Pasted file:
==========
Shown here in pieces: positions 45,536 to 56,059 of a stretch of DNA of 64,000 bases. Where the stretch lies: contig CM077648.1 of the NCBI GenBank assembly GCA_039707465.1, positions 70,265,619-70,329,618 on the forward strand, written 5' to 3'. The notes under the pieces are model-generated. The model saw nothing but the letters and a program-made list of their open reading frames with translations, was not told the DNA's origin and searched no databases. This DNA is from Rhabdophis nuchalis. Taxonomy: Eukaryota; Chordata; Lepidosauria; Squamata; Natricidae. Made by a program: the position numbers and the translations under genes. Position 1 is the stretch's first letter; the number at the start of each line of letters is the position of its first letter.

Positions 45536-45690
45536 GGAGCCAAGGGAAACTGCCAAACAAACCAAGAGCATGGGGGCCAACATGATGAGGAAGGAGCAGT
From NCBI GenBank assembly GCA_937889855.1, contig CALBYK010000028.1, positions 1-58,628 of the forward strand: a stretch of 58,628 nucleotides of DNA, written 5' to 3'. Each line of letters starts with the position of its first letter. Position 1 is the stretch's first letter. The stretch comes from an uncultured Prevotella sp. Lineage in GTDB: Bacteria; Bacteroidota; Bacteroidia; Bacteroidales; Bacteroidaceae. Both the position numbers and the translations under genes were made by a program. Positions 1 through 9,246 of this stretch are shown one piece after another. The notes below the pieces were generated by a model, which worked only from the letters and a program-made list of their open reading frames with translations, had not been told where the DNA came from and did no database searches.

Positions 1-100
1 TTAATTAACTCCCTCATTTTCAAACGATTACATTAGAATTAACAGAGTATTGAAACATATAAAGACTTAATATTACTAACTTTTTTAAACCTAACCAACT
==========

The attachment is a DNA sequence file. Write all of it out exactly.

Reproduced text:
Shown here in pieces: positions 45,536 to 56,059 of a stretch of DNA of 64,000 bases. Where the stretch lies: contig CM077648.1 of the NCBI GenBank assembly GCA_039707465.1, positions 70,265,619-70,329,618 on the forward strand, written 5' to 3'. The notes under the pieces are model-generated. The model saw nothing but the letters and a program-made list of their open reading frames with translations, was not told the DNA's origin and searched no databases. This DNA is from Rhabdophis nuchalis. Taxonomy: Eukaryota; Chordata; Lepidosauria; Squamata; Natricidae. Made by a program: the position numbers and the translations under genes. Position 1 is the stretch's first letter; the number at the start of each line of letters is the position of its first letter.

Positions 45536-45690
45536 GGAGCCAAGGGAAACTGCCAAACAAACCAAGAGCATGGGGGCCAACATGATGAGGAAGGAGCAGT
From NCBI GenBank assembly GCA_937889855.1, contig CALBYK010000028.1, positions 1-58,628 of the forward strand: a stretch of 58,628 nucleotides of DNA, written 5' to 3'. Each line of letters starts with the position of its first letter. Position 1 is the stretch's first letter. The stretch comes from an uncultured Prevotella sp. Lineage in GTDB: Bacteria; Bacteroidota; Bacteroidia; Bacteroidales; Bacteroidaceae. Both the position numbers and the translations under genes were made by a program. Positions 1 through 9,246 of this stretch are shown one piece after another. The notes below the pieces were generated by a model, which worked only from the letters and a program-made list of their open reading frames with translations, had not been told where the DNA came from and did no database searches.

Positions 1-100
1 TTAATTAACTCCCTCATTTTCAAACGATTACATTAGAATTAACAGAGTATTGAAACATATAAAGACTTAATATTACTAACTTTTTTAAACCTAACCAACT